IRAQ'S OIL HIGHEST LEVEL
WSJ. Iraq's oil production surged to its highest level in over 30 years last month, surprising skeptics of the country's efforts to restore its oil industry after decades of war and neglect.
In its monthly oil report published Friday, the International Energy Agency said Iraq's oil output jumped by half a million barrels a day in February to average 3.6 million barrels a day. The country hasn't pumped that much oil since 1979, when Saddam Hussein rose to power.
The Iraqi output surge came as the IEA also predicted oil supply from the U.S. and Canada would continue its "relentless" increase this year, easing concerns that higher global demand and geopolitical issues caused by the crisis in Ukraine could push oil prices upward.
"While international tensions may be on the rise, pressure on oil markets, ceteris paribus, seems set to ease," the Paris-based energy watchdog said. Oil prices were steady on Friday morning, with Brent crude for April delivery up 19 cents to $107.58 per barrel.
Despite possessing ample untapped oil resources, Iraq has struggled to meet production targets over the last five years due to logistical and bureaucratic disruptions. Yet the country holds the world's fifth-largest proven reserves and already pumps enough oil to meet 3% of global demand.
Iraq's oil minister said in December the country would target oil production of 4.1 million barrels a day this year. New fields coming on stream are expected to add 500,000 barrels a day of output in the next few months.
Last month's surprise jump in oil production came as a major bottleneck at Iraq's southern export terminal Basra was finally removed. Shipments of oil from the country rose to 2.8 million barrels a day in February, up by 600,000 barrels a day compared with a year ago.
Some analysts remain skeptical that Iraq will be able to sustain its current level of production and exports. The country is still struggling to expand its output capacity, while upcoming elections in April could create political complications that might further delay projects, the IEA said. Iraqi exports could fall back to around 2.2 million barrels a day this month before recovering to around 2.5 million barrels a day in April, the IEA forecast.
"It's not like Iraq doesn't face the challenges it's been struggling with for the last two years any more...but we shouldn't be blinded to the potential," said Antoine Halff, head of the IEA's oil industry and markets division.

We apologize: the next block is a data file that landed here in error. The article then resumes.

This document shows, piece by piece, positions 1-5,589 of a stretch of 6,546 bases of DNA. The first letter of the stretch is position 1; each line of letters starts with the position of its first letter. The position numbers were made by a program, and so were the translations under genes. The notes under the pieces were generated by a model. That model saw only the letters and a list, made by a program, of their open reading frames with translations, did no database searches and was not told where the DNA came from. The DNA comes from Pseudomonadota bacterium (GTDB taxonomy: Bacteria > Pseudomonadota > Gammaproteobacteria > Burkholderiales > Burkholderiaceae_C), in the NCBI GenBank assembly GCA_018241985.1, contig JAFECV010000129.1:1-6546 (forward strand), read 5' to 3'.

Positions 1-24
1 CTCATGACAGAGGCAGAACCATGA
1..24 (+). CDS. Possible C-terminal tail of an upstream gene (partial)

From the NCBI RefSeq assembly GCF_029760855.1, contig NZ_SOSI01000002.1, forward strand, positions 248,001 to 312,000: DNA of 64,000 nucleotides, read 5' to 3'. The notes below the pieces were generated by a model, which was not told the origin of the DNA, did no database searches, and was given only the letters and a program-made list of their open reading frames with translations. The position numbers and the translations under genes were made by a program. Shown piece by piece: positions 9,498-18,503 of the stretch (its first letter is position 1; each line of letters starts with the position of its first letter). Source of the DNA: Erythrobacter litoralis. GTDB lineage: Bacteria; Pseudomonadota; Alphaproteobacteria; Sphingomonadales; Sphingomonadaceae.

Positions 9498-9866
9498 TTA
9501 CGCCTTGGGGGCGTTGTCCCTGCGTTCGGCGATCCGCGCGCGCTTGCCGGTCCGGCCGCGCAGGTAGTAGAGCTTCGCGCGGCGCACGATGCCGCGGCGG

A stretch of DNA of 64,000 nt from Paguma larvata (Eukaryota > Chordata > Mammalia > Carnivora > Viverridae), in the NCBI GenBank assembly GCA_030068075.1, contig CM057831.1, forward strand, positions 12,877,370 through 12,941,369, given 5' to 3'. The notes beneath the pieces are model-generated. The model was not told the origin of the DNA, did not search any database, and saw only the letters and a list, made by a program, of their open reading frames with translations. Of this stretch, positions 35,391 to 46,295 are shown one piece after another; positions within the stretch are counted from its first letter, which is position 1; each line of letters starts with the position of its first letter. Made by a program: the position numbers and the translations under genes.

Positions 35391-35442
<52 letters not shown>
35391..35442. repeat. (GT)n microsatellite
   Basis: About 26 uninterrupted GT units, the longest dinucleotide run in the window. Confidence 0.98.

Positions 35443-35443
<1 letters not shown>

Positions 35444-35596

The IEA also said oil exports from Iran had risen to a one-year high of 1.16 million barrels a day in both January and February. The boost in oil exports—if it continues—threatens to exceed a cap on exports that Iran agreed to as part of an interim deal over its nuclear program. The deal stipulates that Iran's crude oil shipments shouldn't average more than 1 million barrels a day over the six months starting from Jan. 20.
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AN - China National Offshore Oil Corp. (CNOOC) is willing to invest $3 billion in its existing oil and gas operation in Nigeria, the Nigerian National Petroleum Corporation (NNPC) said on Sunday following a meeting with the Chinese in Abuja.
REUTERS - Production at Libya’s giant Sharara oil field was expected to fall by at least 160,000 barrels per day (bpd) on Saturday after two staff were abducted in an attack by an unknown group, the National Oil Corporation (NOC) said.
IMF - Output grew by 3.8 percent in 2017, underpinned by a resilient non-hydrocarbon sector, with robust implementation of GCC-funded projects as well as strong activity in the financial, hospitality, and education sectors. The banking system remains stable with large capital buffers. Growth is projected to decelerate over the medium term.
IMF - Higher oil prices and short-term portfolio inflows have provided relief from external and fiscal pressures but the recovery remains challenging. Inflation declined to its lowest level in more than two years. Real GDP expanded by 2 percent in the first quarter of 2018 compared to the first quarter of last year. However, activity in the non-oil non-agricultural sector remains weak as lower purchasing power weighs on consumer demand and as credit risk continues to limit bank lending.